Sourdough starters are an old-fashioned approach to bread;… (Amy Davis, Baltimore Sun )
My mostly love/sometimes-hate relationship with bread baking began at age 14 with a loaf of the best-tasting cheese bread I ever made, though maddeningly, I could never duplicate the results. Maybe it was beginner's luck, or maybe I was just thrilled to get bread and not a giant cheddar pancake.
Nonetheless, I got hooked on bread baking and have kept at it. It brings a sense of great accomplishment and an adrenaline rush to unearth a quintessential and/or never-fail recipe. Sometimes I turn to bread baking for what Alison Furbish, web media coordinator for King Arthur Flour, calls a "comforting activity with an emotional component." I call it nesting.
This past winter's back-to-back blizzards strongly triggered that nesting instinct — and not just in me, judging by grocery stores' quickly picked-clean baking supply aisles, followed by a deluge of blog posts detailing all the resulting domestic bliss. Many shut-ins were no doubt doing the no-knead thing, a technique pioneered by Jim Lahey of New York's Sullivan Street Bakery and glowingly reported in 2006 by Mark Bittman in his New York Times column as not only the greatest thing since, well, you know, but a revolution in home baking. But multitudes of us home bakers were up to our elbows in more traditional, hands-on methods.
While no-knead breads feature quickly stirred together doughs that are left to rise for almost an entire day, a good amount of time in more traditionally crafted breads can be spent up front, making and fermenting different types of pre-doughs known as levain, mother dough, pate fermentee, sponge, soaker, barm, biga, and poolish, which are then added to a second dough for a second rise.
Starters, such as sourdough, are another type of leavening. A great starter is like gold; many a serious baker's refrigerator bubbles with treasures created from sources as varied as fermented grapes, pineapple juice and wild yeast cultures captured in her own kitchen or elsewhere.
Stan Ginsberg, proprietor of San Diego-based e-tailer the New York Bakers, which offers hard-to-source flours and equipment, gives away a variety of free starters ("what starts out free ought to be freely shared"), including strains captured in Southern California, "the West " in 1847 or earlier, San Francisco, and Denver. Starters usually need to be maintained, or fed, in baker's parlance; no doubt devotees plan their days, even vacations, around their care and feeding. Whether no-knead or not, using yeast or starter or pre-ferment, a long rise at one end or the other of the bread making procedure promotes intense flavor development.
This past winter, I raised dough all sorts of ways. A two-month baking, book-buying and bagel-baking binge ensued, my usual recipe chucked in pursuit of any method yielding the taste always just beyond my results, until my ever-tightening wardrobe called a halt to the whole thing. For a short while, that is, until I got hyper-focused on forming a decidedly non-traditional square fougasse, after which somehow I fought off the urge to order sourdough starters from Ginsberg, my go-to guy whose "breadmaking essentials for home bakers" also includes generously-dispensed advice and encouragement.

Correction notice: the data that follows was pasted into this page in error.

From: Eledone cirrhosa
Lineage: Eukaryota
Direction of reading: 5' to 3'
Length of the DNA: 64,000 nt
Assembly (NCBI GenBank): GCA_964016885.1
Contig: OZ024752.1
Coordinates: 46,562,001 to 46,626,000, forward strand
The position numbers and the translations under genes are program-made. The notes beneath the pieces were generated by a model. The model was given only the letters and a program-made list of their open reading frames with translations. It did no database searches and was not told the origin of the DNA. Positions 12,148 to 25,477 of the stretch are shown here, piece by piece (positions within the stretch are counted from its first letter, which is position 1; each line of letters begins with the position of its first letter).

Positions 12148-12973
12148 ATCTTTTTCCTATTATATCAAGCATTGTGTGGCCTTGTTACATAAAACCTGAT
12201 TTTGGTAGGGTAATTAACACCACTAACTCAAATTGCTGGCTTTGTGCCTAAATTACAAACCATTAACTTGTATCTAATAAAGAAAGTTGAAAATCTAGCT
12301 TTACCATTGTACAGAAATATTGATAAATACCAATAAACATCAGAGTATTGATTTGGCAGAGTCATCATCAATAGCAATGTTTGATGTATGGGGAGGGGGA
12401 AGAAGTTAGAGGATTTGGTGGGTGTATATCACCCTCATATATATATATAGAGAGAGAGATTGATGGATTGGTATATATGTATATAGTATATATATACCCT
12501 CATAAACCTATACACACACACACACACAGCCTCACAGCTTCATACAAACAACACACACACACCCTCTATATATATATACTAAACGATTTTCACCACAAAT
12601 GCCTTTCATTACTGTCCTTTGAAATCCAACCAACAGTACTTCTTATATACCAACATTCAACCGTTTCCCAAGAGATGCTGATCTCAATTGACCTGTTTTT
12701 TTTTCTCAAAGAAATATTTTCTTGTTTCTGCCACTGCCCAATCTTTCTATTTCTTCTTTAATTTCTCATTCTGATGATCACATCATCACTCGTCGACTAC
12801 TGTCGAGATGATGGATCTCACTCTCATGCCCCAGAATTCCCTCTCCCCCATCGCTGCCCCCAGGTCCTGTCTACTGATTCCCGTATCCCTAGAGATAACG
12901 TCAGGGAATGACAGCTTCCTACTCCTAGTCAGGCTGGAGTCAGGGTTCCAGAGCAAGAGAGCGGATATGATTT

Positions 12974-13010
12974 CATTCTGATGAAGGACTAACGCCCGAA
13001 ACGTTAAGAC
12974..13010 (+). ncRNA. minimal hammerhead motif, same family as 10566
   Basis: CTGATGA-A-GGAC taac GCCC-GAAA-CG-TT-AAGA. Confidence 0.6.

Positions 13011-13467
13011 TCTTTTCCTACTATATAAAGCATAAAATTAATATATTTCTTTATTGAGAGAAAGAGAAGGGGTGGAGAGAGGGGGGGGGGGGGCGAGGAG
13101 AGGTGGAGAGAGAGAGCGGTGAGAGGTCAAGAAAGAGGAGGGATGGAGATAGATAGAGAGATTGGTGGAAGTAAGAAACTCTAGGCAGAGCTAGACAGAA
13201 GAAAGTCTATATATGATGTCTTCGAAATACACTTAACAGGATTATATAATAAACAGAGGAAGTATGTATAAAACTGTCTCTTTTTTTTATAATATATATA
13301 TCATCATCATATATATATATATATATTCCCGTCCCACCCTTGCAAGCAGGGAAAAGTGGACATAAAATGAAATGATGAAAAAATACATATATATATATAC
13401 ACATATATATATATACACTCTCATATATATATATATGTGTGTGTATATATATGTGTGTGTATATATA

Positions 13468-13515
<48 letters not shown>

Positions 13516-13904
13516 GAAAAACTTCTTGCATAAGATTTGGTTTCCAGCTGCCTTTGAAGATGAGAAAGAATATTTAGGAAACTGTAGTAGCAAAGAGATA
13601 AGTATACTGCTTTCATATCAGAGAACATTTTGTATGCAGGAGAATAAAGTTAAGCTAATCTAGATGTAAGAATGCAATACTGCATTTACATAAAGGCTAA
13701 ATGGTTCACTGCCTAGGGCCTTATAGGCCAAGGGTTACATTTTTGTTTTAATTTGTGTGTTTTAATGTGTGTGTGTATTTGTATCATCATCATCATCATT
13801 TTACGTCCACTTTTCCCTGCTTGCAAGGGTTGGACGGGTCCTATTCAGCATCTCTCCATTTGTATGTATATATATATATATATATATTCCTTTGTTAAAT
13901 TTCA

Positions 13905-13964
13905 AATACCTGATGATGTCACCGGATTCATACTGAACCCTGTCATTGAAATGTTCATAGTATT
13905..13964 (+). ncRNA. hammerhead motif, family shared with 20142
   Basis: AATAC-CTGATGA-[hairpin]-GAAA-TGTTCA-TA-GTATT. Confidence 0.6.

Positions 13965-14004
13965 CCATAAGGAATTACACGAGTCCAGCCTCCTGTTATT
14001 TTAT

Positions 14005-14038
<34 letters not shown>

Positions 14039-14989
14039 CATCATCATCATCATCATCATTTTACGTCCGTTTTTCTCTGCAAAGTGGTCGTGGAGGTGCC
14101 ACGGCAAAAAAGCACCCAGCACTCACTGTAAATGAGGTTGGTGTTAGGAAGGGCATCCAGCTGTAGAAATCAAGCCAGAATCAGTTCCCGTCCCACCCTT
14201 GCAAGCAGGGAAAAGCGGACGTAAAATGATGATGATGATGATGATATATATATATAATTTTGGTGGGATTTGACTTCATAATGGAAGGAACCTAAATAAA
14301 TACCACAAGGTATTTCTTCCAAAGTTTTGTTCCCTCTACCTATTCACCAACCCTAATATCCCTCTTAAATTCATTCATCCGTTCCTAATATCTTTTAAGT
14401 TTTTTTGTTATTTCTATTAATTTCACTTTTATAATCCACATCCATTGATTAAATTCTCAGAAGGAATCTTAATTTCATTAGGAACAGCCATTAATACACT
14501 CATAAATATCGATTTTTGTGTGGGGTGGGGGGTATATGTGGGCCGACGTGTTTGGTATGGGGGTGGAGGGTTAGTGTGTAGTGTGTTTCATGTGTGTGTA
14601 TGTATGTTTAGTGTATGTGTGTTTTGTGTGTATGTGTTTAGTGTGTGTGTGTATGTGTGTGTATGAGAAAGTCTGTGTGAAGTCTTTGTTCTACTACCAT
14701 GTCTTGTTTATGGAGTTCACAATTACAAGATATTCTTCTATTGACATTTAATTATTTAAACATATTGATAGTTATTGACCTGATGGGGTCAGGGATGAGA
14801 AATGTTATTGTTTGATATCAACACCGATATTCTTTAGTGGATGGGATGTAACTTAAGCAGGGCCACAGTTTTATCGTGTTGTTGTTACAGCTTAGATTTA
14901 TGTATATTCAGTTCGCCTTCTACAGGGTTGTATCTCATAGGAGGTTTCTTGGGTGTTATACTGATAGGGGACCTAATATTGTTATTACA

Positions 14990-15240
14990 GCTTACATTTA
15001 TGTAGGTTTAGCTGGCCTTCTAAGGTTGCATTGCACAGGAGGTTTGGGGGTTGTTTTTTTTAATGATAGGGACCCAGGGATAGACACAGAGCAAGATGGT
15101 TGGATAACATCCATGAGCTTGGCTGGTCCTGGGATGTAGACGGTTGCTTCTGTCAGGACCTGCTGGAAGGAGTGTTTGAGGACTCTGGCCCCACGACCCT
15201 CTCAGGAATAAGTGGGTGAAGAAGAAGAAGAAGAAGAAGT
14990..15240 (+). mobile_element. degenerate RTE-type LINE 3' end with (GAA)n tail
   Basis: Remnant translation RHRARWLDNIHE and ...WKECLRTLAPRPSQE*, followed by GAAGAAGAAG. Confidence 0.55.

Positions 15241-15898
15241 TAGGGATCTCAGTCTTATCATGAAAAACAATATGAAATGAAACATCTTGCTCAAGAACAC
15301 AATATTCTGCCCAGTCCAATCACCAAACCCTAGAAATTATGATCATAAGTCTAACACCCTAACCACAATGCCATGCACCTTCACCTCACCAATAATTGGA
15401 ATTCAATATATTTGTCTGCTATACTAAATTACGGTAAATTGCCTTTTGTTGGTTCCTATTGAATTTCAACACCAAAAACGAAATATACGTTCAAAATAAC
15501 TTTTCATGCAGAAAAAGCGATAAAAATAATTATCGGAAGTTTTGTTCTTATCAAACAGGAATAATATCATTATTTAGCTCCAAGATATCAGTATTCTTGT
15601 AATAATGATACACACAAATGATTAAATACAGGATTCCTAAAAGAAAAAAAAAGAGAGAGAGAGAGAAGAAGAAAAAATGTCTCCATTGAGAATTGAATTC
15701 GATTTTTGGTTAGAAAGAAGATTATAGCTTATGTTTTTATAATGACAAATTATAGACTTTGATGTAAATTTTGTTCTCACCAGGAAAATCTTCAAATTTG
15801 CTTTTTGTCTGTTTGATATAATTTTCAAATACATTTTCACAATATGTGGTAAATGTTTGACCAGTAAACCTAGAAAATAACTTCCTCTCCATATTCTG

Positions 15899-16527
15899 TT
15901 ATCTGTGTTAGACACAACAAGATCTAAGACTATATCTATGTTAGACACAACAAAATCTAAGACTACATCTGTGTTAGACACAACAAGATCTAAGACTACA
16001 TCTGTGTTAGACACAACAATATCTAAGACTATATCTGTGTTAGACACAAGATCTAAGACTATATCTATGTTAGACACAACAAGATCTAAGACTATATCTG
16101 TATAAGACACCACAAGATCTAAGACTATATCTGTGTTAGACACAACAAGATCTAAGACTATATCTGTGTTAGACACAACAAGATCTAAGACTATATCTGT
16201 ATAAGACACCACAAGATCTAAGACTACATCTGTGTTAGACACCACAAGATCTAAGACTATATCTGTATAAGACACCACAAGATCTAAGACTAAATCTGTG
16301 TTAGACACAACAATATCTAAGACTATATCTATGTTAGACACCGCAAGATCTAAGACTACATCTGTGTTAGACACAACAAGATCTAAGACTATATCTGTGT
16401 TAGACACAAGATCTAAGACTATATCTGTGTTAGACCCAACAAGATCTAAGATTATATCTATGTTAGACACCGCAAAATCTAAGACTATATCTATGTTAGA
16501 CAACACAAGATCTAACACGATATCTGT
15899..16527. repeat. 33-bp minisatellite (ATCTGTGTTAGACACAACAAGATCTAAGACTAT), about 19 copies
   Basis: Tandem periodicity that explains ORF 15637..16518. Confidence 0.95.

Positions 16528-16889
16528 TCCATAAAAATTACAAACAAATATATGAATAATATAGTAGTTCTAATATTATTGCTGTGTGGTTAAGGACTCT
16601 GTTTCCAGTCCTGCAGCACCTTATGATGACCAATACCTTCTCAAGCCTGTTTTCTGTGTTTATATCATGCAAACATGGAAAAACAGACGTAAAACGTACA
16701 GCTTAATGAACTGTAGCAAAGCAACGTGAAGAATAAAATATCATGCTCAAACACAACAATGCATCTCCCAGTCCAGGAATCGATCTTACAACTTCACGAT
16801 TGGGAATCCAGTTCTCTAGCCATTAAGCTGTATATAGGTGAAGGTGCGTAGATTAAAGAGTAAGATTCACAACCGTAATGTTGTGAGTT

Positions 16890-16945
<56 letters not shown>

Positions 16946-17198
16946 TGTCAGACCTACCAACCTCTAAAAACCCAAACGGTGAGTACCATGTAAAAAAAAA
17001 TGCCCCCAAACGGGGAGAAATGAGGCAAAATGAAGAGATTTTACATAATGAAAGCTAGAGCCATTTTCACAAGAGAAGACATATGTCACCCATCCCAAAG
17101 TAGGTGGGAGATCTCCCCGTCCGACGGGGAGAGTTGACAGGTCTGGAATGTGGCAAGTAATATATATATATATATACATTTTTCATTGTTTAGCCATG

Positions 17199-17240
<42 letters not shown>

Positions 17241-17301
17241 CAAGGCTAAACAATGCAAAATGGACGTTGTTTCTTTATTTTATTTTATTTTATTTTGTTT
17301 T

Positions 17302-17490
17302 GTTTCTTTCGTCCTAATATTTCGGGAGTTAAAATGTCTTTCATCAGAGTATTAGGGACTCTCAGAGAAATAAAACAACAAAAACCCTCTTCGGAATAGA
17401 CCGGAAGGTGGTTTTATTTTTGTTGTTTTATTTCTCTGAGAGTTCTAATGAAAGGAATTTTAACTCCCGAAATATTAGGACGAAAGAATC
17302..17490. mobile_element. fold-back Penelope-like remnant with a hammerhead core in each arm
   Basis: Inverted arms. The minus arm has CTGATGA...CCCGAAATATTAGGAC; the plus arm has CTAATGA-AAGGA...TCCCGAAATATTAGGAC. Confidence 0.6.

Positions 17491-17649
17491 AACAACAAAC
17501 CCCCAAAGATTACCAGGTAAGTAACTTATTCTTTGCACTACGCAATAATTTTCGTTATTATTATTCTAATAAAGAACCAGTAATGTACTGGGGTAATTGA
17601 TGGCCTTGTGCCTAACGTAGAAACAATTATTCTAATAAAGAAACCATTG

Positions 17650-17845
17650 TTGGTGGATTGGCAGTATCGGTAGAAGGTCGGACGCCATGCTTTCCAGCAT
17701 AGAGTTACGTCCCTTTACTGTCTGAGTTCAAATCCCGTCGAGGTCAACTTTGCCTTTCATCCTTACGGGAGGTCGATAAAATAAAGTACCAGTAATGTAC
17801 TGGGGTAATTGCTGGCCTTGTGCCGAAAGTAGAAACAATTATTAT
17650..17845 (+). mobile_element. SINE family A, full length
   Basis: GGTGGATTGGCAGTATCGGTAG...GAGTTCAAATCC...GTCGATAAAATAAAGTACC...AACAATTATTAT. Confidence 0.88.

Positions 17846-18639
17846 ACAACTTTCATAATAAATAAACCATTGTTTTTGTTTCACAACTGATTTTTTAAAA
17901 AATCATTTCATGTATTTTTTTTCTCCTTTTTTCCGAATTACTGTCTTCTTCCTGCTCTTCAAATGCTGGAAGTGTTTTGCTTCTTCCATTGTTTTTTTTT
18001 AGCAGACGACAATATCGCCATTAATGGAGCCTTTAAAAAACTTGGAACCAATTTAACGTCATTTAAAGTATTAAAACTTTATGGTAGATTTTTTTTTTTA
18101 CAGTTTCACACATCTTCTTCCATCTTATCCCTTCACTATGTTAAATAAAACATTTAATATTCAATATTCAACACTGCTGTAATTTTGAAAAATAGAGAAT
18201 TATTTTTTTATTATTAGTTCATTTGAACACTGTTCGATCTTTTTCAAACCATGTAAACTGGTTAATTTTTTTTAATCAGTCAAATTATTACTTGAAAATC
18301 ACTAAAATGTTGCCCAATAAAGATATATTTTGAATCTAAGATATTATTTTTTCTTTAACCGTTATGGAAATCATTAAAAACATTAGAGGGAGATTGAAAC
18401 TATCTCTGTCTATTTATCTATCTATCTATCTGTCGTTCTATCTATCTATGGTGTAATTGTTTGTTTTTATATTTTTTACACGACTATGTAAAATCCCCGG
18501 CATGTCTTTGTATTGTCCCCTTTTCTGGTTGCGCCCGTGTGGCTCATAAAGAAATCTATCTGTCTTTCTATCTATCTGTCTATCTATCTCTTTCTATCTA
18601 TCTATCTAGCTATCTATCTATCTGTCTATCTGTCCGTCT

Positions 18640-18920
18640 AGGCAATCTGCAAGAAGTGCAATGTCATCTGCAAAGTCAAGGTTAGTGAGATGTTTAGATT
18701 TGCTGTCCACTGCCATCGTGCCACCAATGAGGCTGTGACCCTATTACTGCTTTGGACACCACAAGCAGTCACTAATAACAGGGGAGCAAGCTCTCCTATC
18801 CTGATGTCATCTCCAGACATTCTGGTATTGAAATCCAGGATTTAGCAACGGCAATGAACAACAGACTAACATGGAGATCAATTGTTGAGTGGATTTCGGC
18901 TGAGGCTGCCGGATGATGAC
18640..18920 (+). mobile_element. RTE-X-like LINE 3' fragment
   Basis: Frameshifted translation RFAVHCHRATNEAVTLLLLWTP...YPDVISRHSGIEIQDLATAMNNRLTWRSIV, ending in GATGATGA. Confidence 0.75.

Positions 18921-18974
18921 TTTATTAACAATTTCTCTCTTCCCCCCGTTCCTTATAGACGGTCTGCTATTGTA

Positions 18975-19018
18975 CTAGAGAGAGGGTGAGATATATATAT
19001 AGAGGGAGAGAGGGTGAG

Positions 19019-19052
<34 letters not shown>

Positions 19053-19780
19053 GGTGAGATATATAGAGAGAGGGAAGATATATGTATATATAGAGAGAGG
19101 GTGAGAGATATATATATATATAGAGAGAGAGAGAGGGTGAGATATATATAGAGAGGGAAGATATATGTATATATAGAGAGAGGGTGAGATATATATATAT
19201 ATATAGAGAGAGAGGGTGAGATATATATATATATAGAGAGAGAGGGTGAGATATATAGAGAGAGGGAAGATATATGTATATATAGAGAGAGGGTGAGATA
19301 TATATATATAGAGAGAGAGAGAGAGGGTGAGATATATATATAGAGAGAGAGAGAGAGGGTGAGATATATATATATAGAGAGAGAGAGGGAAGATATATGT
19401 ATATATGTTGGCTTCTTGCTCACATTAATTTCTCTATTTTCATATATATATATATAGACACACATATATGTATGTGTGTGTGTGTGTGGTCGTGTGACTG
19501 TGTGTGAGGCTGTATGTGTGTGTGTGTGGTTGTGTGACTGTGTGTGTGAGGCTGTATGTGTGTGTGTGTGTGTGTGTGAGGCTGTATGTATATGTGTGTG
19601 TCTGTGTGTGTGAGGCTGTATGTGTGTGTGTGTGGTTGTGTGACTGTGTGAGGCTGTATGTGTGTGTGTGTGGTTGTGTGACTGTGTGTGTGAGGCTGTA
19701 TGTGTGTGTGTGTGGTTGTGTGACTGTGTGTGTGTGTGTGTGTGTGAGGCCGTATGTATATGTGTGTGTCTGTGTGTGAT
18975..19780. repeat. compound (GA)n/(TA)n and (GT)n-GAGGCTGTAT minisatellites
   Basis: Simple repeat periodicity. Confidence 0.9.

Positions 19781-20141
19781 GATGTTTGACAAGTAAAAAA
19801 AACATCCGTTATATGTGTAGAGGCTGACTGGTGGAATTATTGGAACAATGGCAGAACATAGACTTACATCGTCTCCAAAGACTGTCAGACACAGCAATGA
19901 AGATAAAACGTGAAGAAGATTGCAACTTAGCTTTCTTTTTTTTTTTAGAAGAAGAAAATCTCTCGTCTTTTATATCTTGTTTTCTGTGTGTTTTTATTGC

Best to avoid all that encouragement, as the dark side of all this baking is, well, more baking. I suppose it's no different than any other hobby, but there are times I worry about caring too much, getting too involved and possibly obsessed, and becoming one of those people who babysits her starter at work, mires in the minutia of barm vs. biga, and posts her every mis-adventure/tale of woe/anxious wondering on baking blogs such as The Fresh Loaf (thefreshloaf.com).
But then two spring trips to Vermont provided perfect excuses to visit King Arthur Flour (Mecca to some bakers) and its Baking Education Center in Norwich, the second time for a two-day baking class with Roland Park native Dan Wing, where we baked insanely scrumptious loaves of bread and slabs of focaccia using his own two decade-old strain of sourdough starter.
Knowing I couldn't exactly duplicate the taste at home without that particular starter, I tossed the parting gift of a one-ounce jar of King Arthur sourdough starter, described on their website as "descended from a starter that's been lovingly nurtured here in New England since the 1700s," into my backpack — and promptly forgot all about it for days, maybe on purpose in an attempt to tamp down curiosity about how close I actually could get to crafting Dan's breads. Somewhat to my chagrin, the starter re-activated all too easily following the directions on King Arthur Flour's sourdough-starter tip page.